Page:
WASHINGTON — A House effort to pass a bill to combat anti-Muslim bigotry became enmeshed in charges of exactly that prejudice when a right-wing Republican from Pennsylvania accused the bill’s co-sponsor, Representative Ilhan Omar of Minnesota, of antisemitism and harboring terrorist sympathies.
Representative Scott Perry, the incoming leader of the ultraconservative House Freedom Caucus, assailed the measure, which would create a new special envoy position in the State Department to combat “Islamophobia and Islamophobic incitement.” But his harshest words were aimed at Ms. Omar, one of two Muslim women in the House and a co-author of the measure.
“American taxpayers shouldn’t be forced to pay terrorist organizations, organizations that the maker of this bill is affiliated with, like the one that’s an unindicted co-conspirator in the largest terror finance case in the United States of America’s history,” Mr. Perry said.
The attack was a convoluted reference to a case more than a decade ago against the Holy Land Foundation, an Islamic charity that in 2008 was convicted of funding Islamic militant groups. The Council on American-Islamic Relations, a human rights group, was one of nearly 250 organizations and individuals named as co-conspirators.
The federal government at the time said it had included the organizations on the list to extract evidence for the trial, but the district court and a federal appeals court ruled that making the list public was a mistake. A decade later, the council, which is modeled on the Anti-Defamation League, honored Ms. Omar, who gave a speech to its California chapter.
None of that information was imparted by Mr. Perry. Representative Debbie Dingell, Democrat of Michigan and an ally of Ms. Omar, moved immediately to strike Mr. Perry’s words from the official record of the debate, grinding the House floor to a halt. Ultimately, Mr. Perry was barred from speaking again Tuesday night. The bill passed late Tuesday night along party lines, 219 to 212.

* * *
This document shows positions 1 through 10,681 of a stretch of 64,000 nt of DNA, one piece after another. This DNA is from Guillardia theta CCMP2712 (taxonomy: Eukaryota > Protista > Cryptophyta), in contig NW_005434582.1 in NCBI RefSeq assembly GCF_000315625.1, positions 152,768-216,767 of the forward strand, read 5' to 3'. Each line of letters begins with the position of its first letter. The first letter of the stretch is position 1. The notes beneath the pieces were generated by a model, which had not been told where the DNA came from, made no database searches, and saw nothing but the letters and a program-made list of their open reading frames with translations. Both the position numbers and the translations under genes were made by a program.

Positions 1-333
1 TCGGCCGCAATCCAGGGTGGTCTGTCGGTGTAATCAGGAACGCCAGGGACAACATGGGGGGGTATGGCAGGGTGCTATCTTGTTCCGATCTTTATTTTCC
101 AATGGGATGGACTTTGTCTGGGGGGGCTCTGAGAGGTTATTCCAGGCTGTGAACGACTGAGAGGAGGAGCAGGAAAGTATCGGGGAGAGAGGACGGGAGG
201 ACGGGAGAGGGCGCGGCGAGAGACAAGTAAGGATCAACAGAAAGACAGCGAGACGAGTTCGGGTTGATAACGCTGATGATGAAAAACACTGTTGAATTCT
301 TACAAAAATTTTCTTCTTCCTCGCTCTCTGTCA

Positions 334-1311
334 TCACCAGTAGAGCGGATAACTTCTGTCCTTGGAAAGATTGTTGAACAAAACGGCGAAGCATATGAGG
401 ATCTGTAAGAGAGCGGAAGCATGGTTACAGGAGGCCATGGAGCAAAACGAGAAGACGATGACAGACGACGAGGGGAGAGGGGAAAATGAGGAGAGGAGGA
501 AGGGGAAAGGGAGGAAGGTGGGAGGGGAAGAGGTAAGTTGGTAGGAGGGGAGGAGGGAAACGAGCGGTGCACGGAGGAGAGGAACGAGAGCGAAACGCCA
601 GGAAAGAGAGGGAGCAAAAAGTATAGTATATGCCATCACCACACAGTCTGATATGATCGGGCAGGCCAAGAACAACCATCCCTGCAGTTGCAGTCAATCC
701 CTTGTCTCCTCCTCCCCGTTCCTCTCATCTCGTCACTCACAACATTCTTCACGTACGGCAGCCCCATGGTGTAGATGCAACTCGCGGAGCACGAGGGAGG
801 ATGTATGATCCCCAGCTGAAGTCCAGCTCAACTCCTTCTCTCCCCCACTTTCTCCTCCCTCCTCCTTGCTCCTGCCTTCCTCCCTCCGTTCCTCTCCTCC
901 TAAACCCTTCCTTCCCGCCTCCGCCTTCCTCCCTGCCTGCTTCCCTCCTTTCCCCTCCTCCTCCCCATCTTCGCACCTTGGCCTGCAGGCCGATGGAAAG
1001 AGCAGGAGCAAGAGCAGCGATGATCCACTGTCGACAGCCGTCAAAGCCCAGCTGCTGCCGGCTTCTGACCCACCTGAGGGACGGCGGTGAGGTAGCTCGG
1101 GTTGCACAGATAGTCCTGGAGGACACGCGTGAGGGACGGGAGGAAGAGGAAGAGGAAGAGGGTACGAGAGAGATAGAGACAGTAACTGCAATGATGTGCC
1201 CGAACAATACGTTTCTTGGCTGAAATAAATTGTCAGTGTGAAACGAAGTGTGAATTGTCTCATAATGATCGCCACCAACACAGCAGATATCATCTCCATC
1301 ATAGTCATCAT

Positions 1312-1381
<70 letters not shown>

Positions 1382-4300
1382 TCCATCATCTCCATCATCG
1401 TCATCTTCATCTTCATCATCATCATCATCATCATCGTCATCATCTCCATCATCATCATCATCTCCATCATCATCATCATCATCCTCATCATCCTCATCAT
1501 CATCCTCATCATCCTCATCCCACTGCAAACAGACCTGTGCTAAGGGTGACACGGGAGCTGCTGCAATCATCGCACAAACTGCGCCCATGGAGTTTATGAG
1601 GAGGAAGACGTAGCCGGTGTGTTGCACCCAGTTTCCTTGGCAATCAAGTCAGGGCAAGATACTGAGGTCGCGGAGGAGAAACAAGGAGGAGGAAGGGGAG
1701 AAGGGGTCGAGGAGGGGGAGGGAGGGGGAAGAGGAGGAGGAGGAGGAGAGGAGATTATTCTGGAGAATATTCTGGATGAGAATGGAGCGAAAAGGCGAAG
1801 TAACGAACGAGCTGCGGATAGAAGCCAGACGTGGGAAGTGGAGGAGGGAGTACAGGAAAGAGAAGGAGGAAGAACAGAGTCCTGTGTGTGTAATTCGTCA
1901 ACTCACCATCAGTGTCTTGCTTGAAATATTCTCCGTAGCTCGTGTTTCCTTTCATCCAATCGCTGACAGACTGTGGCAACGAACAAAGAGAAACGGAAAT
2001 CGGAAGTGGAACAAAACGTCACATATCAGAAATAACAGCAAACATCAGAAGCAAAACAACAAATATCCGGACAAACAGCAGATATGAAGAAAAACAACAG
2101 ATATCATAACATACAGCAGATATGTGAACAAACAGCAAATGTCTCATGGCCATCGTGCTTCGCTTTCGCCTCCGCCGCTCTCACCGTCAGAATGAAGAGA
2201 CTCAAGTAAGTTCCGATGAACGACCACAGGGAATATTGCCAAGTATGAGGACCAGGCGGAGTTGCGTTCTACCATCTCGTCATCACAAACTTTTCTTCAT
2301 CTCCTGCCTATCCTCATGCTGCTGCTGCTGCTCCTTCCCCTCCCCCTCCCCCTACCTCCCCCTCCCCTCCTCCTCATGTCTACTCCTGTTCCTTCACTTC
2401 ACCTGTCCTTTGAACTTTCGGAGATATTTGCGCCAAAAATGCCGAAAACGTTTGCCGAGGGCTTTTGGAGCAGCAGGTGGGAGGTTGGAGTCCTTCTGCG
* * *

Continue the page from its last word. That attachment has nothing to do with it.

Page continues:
The kerfuffle showed the gulf between the two parties, even as House Democratic leaders are trying to defuse the incendiary issue of bigotry. The anti-Muslim bias bill came to the floor four weeks after a video surfaced of Representative Lauren Boebert, Republican of Colorado, suggesting that Ms. Omar could have been a suicide bomber and calling her a member of the “jihad squad.”
Several Democrats wanted their leaders to punish Ms. Boebert by stripping her of her committee assignments, but leaders opted not to. They had already done that to two other Republicans this year, Representatives Marjorie Taylor Greene of Georgia and Paul Gosar of Arizona. Speaker Nancy Pelosi of California said that further action could be taken against Ms. Boebert.
Ms. Pelosi said Tuesday night that she had hoped the House would “come together in a spirit of unity” on the anti-Islamophobia bill. Instead, she said, what followed was “an attack on the faith of one of our members.”
House Republican leaders denounced the bill, saying it would create what they called a redundant office within the State Department, and because “Islamophobia” was not clearly defined, they raised the prospect that such a new office could be used to police Israel’s efforts to counter Islamist organizations like Hamas.
Representative Andy Barr, Republican of Kentucky, called it “a wolf in sheep’s clothing.”